Another obstacle is a misconception that’s become entrenched in the minds of many Indians, who believe that an Israeli stamp in their passport means they won’t be able to visit the Gulf States.

In addition to the bureaucratic issues which affect the decision to visit Israel, the cost of the vacation has great impact as well. In addition to high hotel prices — which affect all tourists considering a visit here, not just Indians — there are also the high costs of plane tickets. El Al is the only carrier with direct flights, and the monopoly enables it to set prices without competition.

It’s reasonable to assume that prices would drop if there were other airlines operating between the two countries. Two months ago, the CEO of Arkia, Nir Dagan, visited India to look into the possibility of launching flights between the two countries, but this won’t happen soon. So far, with large Indian airlines such as Air India and Jet Airways only talking about opening such links, El AL will continue to dominate this route and set the price as it wishes.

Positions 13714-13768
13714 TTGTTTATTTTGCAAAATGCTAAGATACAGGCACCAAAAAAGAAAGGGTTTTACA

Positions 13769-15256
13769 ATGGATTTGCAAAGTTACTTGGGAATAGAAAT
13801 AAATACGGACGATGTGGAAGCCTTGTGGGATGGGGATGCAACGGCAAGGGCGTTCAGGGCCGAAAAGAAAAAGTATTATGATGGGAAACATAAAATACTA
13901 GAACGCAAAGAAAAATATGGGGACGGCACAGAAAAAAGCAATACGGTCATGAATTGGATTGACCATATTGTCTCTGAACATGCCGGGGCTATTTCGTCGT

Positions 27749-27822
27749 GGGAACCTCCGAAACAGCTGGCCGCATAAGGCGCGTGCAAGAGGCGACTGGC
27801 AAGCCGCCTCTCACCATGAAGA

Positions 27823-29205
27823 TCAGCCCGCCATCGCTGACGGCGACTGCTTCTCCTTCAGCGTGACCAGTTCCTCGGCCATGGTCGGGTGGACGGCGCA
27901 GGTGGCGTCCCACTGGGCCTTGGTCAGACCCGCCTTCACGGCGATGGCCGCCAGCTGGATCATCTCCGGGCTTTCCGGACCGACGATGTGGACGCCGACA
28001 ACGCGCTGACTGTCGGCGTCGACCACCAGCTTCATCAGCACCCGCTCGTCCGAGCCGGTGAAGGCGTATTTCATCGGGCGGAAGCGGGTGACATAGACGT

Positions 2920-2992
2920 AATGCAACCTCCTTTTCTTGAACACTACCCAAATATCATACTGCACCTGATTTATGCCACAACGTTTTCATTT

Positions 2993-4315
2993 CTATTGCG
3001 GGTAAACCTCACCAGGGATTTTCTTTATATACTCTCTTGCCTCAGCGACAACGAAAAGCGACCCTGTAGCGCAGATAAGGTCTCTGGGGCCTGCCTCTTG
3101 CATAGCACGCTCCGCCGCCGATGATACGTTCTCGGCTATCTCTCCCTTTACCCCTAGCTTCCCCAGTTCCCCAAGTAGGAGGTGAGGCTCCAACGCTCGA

Young family members determine vacation destinations

“The potential for Indian tourism is there, unfulfilled,” says David Ness, an expert on the Indian market and a managing partner at BDO Haft Ziv, a leading accounting and consulting firm. “A growth in the number of tourists from there is expected, but many Indians still prefer to travel to closer destinations. They’ve recently started going to Greece, Turkey and Egypt, which could be combined with a visit to Israel. Israel is small, which is an advantage for them, since they can cover it in a few days. This could be a marketing angle.”

According to Ness, there is an increasing trend for younger members of Indian families to decide on the holiday destination. This is where there is a potential for growth, and where marketing efforts should be aimed. “Bringing 600 agents here and opening a bureau in India is a drop in the bucket,” he argues. “With all the trouble of getting a visa, expensive flights and the high costs of vacationing here, and with the availability of other destinations with fewer requirements, why would they insist on coming to Israel?”